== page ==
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E46 Dinan S1 BMW M3 - Track Driven

Photos by: Graham MacNeil

A few years ago, I was still a student and I had a class called Internal Combustion Engines. It was easily one of my favourite classes, as you can image. Studying engines, calculating hp, torque, efficiency, and exhaust flow for grades? Sign me up! It wasn't just the content, though, as magnificent as it was. The class itself was taught by the coolest prof there is. You may think you've had a cool prof, teacher, coach, or instructor, but I've got the standard by which all educators must be measured.

For one, he or she has to teach something that is cool.. does it get cooler than Internal Combustion Engines? (No, in case you're wondering). This one is also a true gear head, so much so that he sticks around after class and argues about cars, performance, lap times, and racing. And occasionally does so in the middle of class.. For one class project, I proposed comparing the engines and specifications of the C6 Corvette ZR1 and the Ferrari 599, in an attempt to "reverse engineer" various thermal and physical parameters of the engines based on published specs. He agreed. He also shows you how to start high performance driving by bringing you to your first HPDE school.. If all of that isn't enough, a few years later, he lets you drive his baby - an E46 Dinan S1 BMW M3. That, ladies and gentlemen, is what a cool prof should be like. And his car.. THAT is what a cool BMW should be like.


For years, I've held this belief: an E46 M3 is the best M3, thereby making it my favourite 3-series, and thereby making it my favourite BMW. It's quite an important role, but one that unfortunately did not have first hand experience to back it up. I've been in every generation M3 on track, starting from an E30 all the way to the F80. I've read a lot about all of them, talked to people who track them, heard them at full chat, seen what they're capable of, etc. All of this resulted in me favouring the E46 M3 above all others. I found it to be the perfect sweet spot, the best example of the breed. But I had no experience behind the wheel of one. Until now. And before driving it, I was worried this might be a case of "never meet your heroes". It wasn't. Not even close.

I wrote about my track drive of a Cayman GT4 not too long ago (link here: Cayman GT4. Driven. On Track.). I actually drove both cars on the same day. The M3 does not stand a chance against the Cayman GT4 (sorry, Julio..). But that's only if you take out your stop watch and start timing. If timing isn't a priority, this M3 makes one heck of a case for itself, and we're comparing an excellent, relatively new, mid-engine Cayman here to an old M3 costing a fraction of the price. If the GT4 has great steering and communication through the chassis, the M3 is a stereotypical Italian in comparison; it won't shut up, or stop talking, yelling, and waving its hands. It seems like you can feel everything that is going on, and not in a cheap car or stripped-down race car kind of way with no insulation, rubber, or sound deadening. There is just an abundance of information making it through the chassis compared to new cars. The Cayman GT4 feels like it would never put a wheel wrong because it is hugely trustworthy. The M3, though, is different.. It makes YOU feels like you will never put a wheel wrong because you feel everything that is going on. That is this car's true party piece.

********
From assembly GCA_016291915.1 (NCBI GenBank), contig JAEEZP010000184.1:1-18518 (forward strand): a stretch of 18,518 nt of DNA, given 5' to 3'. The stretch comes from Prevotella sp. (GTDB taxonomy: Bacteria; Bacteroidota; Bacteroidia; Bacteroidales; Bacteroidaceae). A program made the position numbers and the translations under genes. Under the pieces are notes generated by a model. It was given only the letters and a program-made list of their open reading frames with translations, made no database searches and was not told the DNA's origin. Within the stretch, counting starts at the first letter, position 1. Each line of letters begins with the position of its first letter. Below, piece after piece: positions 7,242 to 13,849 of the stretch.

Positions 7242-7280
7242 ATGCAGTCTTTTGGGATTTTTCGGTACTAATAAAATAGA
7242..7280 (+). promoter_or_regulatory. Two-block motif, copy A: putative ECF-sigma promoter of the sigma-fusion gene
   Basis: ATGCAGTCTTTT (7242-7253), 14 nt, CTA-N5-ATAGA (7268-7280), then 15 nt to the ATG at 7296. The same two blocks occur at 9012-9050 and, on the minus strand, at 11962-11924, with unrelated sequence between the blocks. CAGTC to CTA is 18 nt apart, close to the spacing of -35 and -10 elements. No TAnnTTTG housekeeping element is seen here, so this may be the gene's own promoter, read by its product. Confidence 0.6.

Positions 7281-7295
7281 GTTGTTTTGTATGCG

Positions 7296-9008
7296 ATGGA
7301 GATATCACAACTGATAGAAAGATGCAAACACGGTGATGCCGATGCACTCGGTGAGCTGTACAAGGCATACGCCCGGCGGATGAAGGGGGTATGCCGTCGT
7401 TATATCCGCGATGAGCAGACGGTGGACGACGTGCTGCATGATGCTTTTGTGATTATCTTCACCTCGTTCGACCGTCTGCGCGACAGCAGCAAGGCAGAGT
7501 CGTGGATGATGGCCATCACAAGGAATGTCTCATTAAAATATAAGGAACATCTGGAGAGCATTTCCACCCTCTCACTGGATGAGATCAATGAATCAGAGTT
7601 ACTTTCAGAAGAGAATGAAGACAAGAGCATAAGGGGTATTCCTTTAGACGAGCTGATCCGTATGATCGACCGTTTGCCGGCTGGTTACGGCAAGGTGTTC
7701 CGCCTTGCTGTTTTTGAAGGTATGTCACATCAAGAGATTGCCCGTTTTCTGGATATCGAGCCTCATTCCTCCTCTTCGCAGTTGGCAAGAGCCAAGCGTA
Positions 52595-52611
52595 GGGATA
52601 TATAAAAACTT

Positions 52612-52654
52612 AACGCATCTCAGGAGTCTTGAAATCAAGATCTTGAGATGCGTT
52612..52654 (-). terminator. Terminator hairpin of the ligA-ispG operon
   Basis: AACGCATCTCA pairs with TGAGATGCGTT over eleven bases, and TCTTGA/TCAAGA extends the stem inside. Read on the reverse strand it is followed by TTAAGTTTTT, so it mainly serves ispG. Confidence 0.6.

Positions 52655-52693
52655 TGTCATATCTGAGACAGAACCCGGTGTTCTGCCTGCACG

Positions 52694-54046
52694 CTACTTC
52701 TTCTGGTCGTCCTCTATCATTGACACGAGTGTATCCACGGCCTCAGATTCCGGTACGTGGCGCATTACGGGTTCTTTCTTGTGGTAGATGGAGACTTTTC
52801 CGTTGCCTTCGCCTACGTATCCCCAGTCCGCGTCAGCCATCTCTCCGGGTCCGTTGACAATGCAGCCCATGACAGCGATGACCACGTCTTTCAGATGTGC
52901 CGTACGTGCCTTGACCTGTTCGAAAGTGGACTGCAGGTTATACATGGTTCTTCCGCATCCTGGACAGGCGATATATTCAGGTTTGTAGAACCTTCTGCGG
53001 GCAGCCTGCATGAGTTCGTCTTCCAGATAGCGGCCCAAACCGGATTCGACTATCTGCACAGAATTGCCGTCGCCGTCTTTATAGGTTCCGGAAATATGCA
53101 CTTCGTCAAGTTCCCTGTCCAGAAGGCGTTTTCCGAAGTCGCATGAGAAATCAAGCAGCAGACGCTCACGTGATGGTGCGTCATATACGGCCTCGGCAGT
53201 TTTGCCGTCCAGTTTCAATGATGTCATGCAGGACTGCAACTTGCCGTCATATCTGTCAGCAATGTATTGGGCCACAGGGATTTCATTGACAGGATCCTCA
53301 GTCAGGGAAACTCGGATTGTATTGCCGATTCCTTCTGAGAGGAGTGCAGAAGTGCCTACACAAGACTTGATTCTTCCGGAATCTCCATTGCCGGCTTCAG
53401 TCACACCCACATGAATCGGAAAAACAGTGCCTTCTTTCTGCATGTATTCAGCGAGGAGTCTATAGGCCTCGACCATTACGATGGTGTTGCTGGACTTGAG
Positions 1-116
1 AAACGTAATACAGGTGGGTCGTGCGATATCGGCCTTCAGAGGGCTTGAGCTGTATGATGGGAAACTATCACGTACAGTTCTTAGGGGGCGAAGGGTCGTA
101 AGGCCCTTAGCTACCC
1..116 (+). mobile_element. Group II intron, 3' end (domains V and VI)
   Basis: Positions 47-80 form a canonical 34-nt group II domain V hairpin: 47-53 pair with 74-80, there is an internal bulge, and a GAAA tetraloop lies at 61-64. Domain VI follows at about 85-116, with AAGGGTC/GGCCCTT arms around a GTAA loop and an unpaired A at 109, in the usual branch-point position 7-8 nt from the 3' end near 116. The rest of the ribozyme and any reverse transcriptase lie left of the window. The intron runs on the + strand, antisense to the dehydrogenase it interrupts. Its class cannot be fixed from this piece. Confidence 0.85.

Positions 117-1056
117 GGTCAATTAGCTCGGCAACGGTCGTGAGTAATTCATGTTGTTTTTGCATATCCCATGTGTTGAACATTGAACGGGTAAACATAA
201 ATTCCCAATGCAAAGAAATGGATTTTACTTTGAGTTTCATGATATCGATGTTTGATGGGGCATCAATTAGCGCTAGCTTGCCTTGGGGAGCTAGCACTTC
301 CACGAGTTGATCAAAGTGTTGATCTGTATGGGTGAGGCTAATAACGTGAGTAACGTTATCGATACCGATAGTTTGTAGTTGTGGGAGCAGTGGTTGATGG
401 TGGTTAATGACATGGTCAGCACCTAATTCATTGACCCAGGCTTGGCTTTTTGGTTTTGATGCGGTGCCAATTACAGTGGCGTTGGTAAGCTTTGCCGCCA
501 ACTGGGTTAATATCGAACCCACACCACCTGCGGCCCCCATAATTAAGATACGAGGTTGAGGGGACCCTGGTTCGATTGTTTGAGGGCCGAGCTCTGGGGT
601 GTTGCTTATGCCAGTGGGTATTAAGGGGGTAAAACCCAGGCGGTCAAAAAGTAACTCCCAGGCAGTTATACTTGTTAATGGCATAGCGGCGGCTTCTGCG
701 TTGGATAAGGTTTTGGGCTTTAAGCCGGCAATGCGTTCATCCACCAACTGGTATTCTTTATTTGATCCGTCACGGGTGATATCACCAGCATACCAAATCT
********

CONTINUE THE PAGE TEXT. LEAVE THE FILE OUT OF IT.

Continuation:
It's not the performance, not anymore. It was an impressive 4 seater track car in its day, but today, the performance of an E46 M3 is merely average as far as performance cars go. Don't get me wrong, it's still a very capable car. But you can get a V6 Camaro (1LE) today that can go head to head with a stock E46 M3 on track. Of course, the Camaro would be quite a bit more expensive, but the point is that the performance of one of the gold standards of sports cars - an M3 - is now attainable on a V6 Camaro. Progress has caught up to the E46 M3 capabilities. This is perfectly normal given the E46's vintage. In fact, it is what makes this car special. It is so much fun to drive and so refreshing compared to modern "sporty" cars, that you want to drive it even if you could drive something else that's more capable for the same amount of money.

I can't speak a whole lot for the balance of a stock one, because this one isn't. It's a Dinan S1 and it's lowered and cambered (-2 degrees, I'm told), with square 265/35/18 tires front and back (stock are 225/45/18 fronts and 255/40/18 rears), so stock balance is likely very different from this. This one is very neutral and could be provoked into rotating with a gentle but deliberate prod of the throttle. It is certainly not loose, which is good, but feels as close to neutral as you want a street/track car to be. It was set up by one of the best the best local performance and tuning shop; ISI Automotive, so it's no surprise (I wrote about one of my first few visits to the shop here when I got my camber plates alignment). It's also very composed and did much better than I expected over our track's roughest sections, remaining stable and controllable. I really wish I had driven a stock one to see what it's like, but even if you assume a little less neutral at the limit, it'd still be fantastic.